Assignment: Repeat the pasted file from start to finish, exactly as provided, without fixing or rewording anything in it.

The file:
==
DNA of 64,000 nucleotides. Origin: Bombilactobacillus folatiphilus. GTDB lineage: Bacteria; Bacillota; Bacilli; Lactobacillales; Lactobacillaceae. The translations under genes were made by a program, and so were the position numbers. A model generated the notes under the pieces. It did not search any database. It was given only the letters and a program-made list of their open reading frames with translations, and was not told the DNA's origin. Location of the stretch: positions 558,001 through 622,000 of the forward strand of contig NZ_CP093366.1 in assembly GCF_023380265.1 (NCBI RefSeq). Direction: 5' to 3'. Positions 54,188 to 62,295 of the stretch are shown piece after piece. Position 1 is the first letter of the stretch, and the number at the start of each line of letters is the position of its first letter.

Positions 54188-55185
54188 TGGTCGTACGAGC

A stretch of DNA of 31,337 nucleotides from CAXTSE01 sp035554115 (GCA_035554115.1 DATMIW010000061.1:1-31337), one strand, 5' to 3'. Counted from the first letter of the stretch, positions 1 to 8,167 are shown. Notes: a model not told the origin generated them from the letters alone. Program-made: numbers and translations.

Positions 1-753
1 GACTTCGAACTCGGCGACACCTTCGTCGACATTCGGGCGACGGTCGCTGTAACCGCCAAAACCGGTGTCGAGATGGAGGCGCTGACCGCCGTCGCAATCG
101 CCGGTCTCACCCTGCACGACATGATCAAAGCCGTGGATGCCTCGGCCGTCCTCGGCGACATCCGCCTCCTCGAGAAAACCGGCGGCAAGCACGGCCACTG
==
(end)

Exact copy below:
DNA of 64,000 nucleotides. Origin: Bombilactobacillus folatiphilus. GTDB lineage: Bacteria; Bacillota; Bacilli; Lactobacillales; Lactobacillaceae. The translations under genes were made by a program, and so were the position numbers. A model generated the notes under the pieces. It did not search any database. It was given only the letters and a program-made list of their open reading frames with translations, and was not told the DNA's origin. Location of the stretch: positions 558,001 through 622,000 of the forward strand of contig NZ_CP093366.1 in assembly GCF_023380265.1 (NCBI RefSeq). Direction: 5' to 3'. Positions 54,188 to 62,295 of the stretch are shown piece after piece. Position 1 is the first letter of the stretch, and the number at the start of each line of letters is the position of its first letter.

Positions 54188-55185
54188 TGGTCGTACGAGC

A stretch of DNA of 31,337 nucleotides from CAXTSE01 sp035554115 (GCA_035554115.1 DATMIW010000061.1:1-31337), one strand, 5' to 3'. Counted from the first letter of the stretch, positions 1 to 8,167 are shown. Notes: a model not told the origin generated them from the letters alone. Program-made: numbers and translations.

Positions 1-753
1 GACTTCGAACTCGGCGACACCTTCGTCGACATTCGGGCGACGGTCGCTGTAACCGCCAAAACCGGTGTCGAGATGGAGGCGCTGACCGCCGTCGCAATCG
101 CCGGTCTCACCCTGCACGACATGATCAAAGCCGTGGATGCCTCGGCCGTCCTCGGCGACATCCGCCTCCTCGAGAAAACCGGCGGCAAGCACGGCCACTG